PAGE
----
Monday, January 22, 2007

More on the bamboom - by Eugene

I met Geert in early January in Fajardo, on the east cost of Puerto Rico, for what should have been a short (300 nm.) and uneventful passage to Santo Domingo. Yet, from the very beginning I realized that my time on Sea Scout would be anything but uneventful. In Fajardo the boat was tied up at a dock in Puerto del Rey, a vast, supposedly secure, marina. Of course, everything is relative, especially the security which was purely fictional. The day after I arrived, the boat was burglarized in broad daylight while Geert was having a shower, leaving his vessel unattended for just a short while. Back on board he noticed hat something was amiss and that an I-Pod and charger had been stolen. That evening three burly officers from the local Policia came to the marina to investigate the theft. In fact, all they wanted to see was the boat’s documents and our passports, and off they went, obviously puzzled by the boat’s Dutch registration, which they couldn’t decipher. No doubt, their report, assuming there is one, will be gathering dust at the police station, awaiting a far from certain follow-up.

Still distressed by that episode we set sail on January 8. As luck would have it we were in the wake of a cold front and had to cope with erratic winds, confused seas, and adverse currents. We tried everything; reaching under spinnaker, wing-on-wing with two genoas, jibing back and forth under main and genoa. All to no avail. We could barely do 4 knots. Instead of reaching our intended destination on the west coast of Puerto Rico, we only covered 90 miles in 26 hours. That brought us to La Parguera, a small town close to the southwest corner of the island. Surrounded by a maze of narrow waterways that crisscross endless mangroves, La Parguera is known as the Venice of the Caribbean. There we spent a day at anchor in a tropical paradise, amid mangroves and reefs. On shore we did some provisioning, sampled the local bars and restaurants, and used the computers at the town library to check our emails. The next day we left just before sundown, headed for Isla Mona, a mostly uninhabited island, mid-way between Puerto Rico and the Dominican Republic. That meant crossing the Mona Passage, where the North Atlantic meets the Caribbean Sea. Most boats sail south, down the passage, going with the flow. Since we were sailing westward across the passage we had waves coming at us every which way, except the right way.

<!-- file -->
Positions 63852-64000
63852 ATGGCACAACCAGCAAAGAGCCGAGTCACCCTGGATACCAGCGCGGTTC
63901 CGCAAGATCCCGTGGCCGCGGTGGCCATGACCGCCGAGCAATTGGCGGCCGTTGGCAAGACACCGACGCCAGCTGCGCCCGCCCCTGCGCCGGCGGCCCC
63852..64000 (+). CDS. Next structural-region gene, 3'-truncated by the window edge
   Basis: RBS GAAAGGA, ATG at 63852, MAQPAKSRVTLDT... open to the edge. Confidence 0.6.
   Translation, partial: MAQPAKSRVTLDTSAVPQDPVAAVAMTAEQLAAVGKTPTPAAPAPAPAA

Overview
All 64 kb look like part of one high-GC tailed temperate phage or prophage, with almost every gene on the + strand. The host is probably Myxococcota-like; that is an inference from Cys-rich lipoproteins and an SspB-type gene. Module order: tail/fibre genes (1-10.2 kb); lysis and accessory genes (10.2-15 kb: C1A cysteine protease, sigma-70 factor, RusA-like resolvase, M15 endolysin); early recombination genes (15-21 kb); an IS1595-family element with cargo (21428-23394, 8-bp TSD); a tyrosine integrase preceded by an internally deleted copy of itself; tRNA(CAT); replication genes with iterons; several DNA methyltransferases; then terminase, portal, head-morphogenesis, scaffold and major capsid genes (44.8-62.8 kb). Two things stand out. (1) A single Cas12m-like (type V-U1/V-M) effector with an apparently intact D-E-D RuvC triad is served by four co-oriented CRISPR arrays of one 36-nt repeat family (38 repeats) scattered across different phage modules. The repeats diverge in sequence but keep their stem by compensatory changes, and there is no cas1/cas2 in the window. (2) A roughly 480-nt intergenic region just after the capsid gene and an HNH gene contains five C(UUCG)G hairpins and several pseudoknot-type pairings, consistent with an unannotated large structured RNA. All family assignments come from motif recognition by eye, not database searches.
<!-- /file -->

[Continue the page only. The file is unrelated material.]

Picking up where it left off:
Bouncing and rocking like a bronco, Sea Scout headed into the night, scooting along at over 6 knots on a broad reach. Down below, the din of clanging pots and pans made sleeping impossible. After securing the galley, Geert’s son, Nico, and I finally dozed off before going on watch at 2 a.m. Well, that didn’t quite work out. At a quarter to midnight there was sudden bedlam; a loud cracking noise and some expletives. Judging by the confusion on deck, something was wrong. What and why I wondered. It turned out that, to avoid colliding with a south-bound cruise ship, Geert and David who were on watch had done a hasty jibe. Everything would have been OK, but for the fact that the preventer was still attached to the boom. Under the stress of the jibe, the boom had snapped in half, at the point of the preventer! To make matters worse still, the mainsail was torn. Fortunately we were out of harm’s way, bobbing on the waves, watching the cruise ship disappear.

Regaining control of the situation we dropped the main, lashed to broken boom to the coach roof, and motor sailed under genoa and staysail. At daybreak we could see Isla Mona ahead, and a Coast Guard cutter astern. So we kept looking ahead. Because its waters are home to countless sea turtles Isla Mona is known as the Galapagos of the Caribbean. It also happens to be US territory, and beckons would-be boat people fleeing from Cuba and the near-by Dominican Republic. Hence the Coast Guard.

At anchor we came up with a plan; make a new boom with whatever the island would yield. Nico and David swam to shore and, ‘lo and behold, came back with a 30-foot bamboo pole, straight as an arrow and stronger than steel. Removing all the fittings from the broken boom, they set to task to make the bamboom. It worked, and the next day we left for Santo Domingo. The bamboom, rigged with the spare mainsail, worked so beautifully that we made good time—who needs a fancy boom! We arrived off Santo Domingo just after daybreak, averaging close to 6 knots over ninety miles.

Before heading into the harbor we tidied up the boat to impress the local officials. That was totally unnecessary. As in any poor country the only thing that impresses local officials is dollars, the more the better. To wit, the customs official demanded a ‘little present’ ($10), the immigration official brazenly demanded a fee of $80, the so-called drug enforcement agent also wanted cash, as did various other members of our welcoming committee. As for the local marina, its waters are strewn with flotsam, the bathrooms are dismal, and one has to pay for water. But the weather is glorious, the Colonial city delightful, and the local beer as good as any.

I am back in Washington DC where it is snowing, and Nico is back at university in Berkeley. For their part Geert and David are still in Santo Domingo, enjoying the weather and, no doubt, the beer, awaiting repairs/replacement of the boom. When that is done they will sail to Haiti where other crew will join them. As for the bamboom, it will stay on board, just in case.

Eugene Versluysen
Washington DC